What is Ocimene? Ocimene Effects, Benefits & Strains
Photo by Karolina Grabowska
Ocimene is one of the terpenes commonly found in cannabis. What are terpenes exactly? Terpenes are various chemicals in plants that help keep them alive and give what we observe as their flavors and scents.
Expanding marijuana legalization is leading to more scientific and medical interest in these compounds. Ocimene is proving to have promising potential applications in humans, health, and industry.
The reason each cannabis strain smells subtly different is the plant’s breakdown of different terpenes, cannabinoids, and flavonoids including ocimene.
This also means that each strain can have different potential health benefits. Mostly science has focused on cannabinoids like THC and CBD but terpenes and other compounds are proving to be strong antioxidants, natural antibiotics, and pain relievers.
What is ocimene and what does it do? This post will cover the latest research on ocimene and what it does in cannabis both for flavor and for your health.
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What Is Ocimene?
Ocimene, also referred to as beta-ocimene, is one of the most common terpenes in nature and it shows up in many floral scents that attract pollinators.
Its name comes from the Greek word ocimum, which means basil. The sweet herbaceous smell of basil can be attributed to ocimene while not necessarily its distinct Italian flavor.
Ocimene is also a volatile pheromone important for the social regulation of honeybee colonies and also a chemical that can convey danger in certain plant and insect species.
The complex way ocimene has co-evolved with other plants and insects is what is so fascinating about how terpenes work in nature.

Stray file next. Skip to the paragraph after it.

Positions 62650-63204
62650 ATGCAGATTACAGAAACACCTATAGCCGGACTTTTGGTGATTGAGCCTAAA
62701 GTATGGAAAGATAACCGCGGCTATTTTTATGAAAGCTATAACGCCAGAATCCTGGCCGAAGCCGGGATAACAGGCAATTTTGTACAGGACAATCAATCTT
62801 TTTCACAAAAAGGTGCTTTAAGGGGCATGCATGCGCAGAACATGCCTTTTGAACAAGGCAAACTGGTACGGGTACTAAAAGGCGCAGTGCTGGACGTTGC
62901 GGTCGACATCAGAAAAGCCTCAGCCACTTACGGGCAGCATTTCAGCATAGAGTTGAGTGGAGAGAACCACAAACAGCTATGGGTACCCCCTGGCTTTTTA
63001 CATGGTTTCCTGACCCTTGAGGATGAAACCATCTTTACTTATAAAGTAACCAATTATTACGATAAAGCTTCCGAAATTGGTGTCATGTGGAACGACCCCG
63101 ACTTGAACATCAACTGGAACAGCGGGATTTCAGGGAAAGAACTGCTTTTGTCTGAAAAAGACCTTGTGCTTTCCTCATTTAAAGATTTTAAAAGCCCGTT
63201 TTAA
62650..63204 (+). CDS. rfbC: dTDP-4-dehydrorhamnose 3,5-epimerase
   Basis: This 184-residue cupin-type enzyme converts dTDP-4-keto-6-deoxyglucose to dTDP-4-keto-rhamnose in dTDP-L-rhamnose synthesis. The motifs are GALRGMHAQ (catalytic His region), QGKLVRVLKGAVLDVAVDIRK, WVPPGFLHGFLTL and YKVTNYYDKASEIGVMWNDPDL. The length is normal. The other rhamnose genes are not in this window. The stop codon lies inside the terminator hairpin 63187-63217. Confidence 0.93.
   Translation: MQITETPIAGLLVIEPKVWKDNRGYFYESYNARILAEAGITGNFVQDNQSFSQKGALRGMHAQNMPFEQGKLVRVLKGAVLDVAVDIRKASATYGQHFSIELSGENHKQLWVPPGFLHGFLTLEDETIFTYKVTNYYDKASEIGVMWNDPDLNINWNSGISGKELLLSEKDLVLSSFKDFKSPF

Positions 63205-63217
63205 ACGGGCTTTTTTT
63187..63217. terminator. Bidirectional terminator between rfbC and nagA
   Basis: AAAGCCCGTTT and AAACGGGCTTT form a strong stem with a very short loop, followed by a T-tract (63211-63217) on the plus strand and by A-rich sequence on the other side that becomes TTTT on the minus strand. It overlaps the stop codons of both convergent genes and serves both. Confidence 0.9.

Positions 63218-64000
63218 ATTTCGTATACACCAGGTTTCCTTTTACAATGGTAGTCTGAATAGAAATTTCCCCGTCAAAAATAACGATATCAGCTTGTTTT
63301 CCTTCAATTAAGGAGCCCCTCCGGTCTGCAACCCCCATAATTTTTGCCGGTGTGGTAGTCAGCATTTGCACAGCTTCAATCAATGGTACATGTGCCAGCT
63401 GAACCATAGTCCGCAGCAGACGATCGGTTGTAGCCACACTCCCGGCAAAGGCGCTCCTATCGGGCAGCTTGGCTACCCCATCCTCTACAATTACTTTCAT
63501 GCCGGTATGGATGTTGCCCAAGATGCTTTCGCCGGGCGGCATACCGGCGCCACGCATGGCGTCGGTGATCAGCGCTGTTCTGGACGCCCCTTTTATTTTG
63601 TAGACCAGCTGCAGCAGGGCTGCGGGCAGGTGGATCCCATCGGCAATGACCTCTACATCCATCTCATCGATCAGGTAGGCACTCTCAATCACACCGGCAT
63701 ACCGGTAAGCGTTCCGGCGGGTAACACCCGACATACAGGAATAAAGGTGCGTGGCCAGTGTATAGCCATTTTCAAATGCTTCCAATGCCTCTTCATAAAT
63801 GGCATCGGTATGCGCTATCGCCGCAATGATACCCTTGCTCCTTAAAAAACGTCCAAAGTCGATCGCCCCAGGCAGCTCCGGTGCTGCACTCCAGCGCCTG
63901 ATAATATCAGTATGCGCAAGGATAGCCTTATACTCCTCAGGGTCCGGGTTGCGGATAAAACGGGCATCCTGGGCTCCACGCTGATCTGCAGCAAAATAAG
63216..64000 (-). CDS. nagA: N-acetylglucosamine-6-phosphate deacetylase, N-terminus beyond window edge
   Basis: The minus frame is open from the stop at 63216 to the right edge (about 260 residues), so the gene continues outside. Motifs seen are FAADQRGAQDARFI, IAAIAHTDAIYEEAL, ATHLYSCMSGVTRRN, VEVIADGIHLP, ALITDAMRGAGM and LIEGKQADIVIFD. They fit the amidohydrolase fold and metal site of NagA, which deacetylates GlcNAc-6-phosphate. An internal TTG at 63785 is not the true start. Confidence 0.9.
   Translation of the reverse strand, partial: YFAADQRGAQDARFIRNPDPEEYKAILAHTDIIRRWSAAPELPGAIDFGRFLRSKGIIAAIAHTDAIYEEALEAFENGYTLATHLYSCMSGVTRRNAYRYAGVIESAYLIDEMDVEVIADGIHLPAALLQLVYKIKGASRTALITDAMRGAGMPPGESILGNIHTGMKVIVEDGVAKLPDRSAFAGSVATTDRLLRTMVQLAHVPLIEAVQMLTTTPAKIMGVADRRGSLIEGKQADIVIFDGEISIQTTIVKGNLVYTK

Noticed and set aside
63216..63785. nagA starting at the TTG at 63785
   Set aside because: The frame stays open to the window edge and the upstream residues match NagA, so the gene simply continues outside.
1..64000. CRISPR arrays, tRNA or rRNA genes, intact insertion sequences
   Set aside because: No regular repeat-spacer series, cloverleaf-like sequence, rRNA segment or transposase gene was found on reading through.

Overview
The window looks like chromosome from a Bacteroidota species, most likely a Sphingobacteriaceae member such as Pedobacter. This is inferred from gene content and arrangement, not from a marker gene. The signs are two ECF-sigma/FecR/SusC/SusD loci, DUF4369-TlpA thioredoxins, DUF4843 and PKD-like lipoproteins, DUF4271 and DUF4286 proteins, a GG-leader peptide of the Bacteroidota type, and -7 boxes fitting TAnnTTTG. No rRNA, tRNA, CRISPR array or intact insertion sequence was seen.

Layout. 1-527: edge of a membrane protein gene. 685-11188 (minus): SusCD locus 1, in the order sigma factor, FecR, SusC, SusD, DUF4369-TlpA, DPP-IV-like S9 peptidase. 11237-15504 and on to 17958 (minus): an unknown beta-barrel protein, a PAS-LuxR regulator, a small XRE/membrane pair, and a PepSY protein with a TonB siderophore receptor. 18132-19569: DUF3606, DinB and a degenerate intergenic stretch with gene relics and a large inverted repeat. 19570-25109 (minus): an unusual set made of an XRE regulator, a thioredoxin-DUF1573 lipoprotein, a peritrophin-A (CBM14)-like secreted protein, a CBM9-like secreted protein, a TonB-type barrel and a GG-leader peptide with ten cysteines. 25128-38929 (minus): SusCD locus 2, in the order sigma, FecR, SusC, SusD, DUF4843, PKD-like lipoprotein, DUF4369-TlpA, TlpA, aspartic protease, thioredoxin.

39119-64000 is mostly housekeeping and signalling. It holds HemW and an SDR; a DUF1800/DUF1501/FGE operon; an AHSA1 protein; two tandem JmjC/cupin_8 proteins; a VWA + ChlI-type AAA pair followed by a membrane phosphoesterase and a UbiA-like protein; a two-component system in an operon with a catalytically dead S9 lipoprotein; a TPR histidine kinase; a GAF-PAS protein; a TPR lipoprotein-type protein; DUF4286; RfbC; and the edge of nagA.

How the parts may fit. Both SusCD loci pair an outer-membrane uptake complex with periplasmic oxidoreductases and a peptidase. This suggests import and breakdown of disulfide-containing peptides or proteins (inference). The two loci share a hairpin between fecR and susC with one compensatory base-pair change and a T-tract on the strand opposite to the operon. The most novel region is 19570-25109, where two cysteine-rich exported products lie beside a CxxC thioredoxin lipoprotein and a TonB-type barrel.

Terpenes like ocimene kick in to provide plants with certain benefits and by consuming these compounds we can absorb some of these benefits. Terpenes can serve different purposes depending on the relationship with the plant they can attract, repel, provide protection and more.
The biological needs of plants can often dictate their terpene levels which will increase to meet those needs. This can play out interestingly in your cannabis strains.
For example, terpenes like ocimene can attract species to eat their fruit to disperse seeds by giving them a delicious flavor or attract pollinators like bees to spread pollen while mimicking how this compound plays out in beehives.
With bees, ocimene is a chemical that helps manage the homeostasis of bee colonies. It is no coincidence plants can also create this chemical to attract them while also scaring off other bugs like aphids. Aphid infestation, if left unchecked, can decimate a plant or its habitat.
Ocimene turns off aphids while turning on bees all as part of its role as a communication chemical but how does it work?
What Does Ocimene Do?
Terpenes all serve biological processes in plant life. They can serve as antioxidants or antifungals and by consuming them we can have health benefits. Terpenes can protect from UV light, decrease the chances of bacteria growth and more.
In the plant kingdom, ocimene serves as an important chemical messenger between plants about threats like pests or competition.
When a plant is attacked by insects or sick, it will synthesize and release ocimene into the air. Nearby plants can detect this ocimene signal and are prompted to start their own biological processes.
This can often trigger surrounding plants to produce their own pest-repelling chemicals or volatile compounds toxic to pests or predators.
Scientists refer to chemicals that offer warnings as “infochemicals.” Ocimene is one of the most common and potent infochemicals in the plant world for communicating danger and prompting defense reactions in plant ecosystems.
By triggering chemical defenses in other plants, pests encounter an increasingly hostile habitat full of toxins wherever they turn. This system allows plants to coordinate group defenses for protection to help aid in their mutual survival. This is all thanks to ocimene sounding its warning alarm.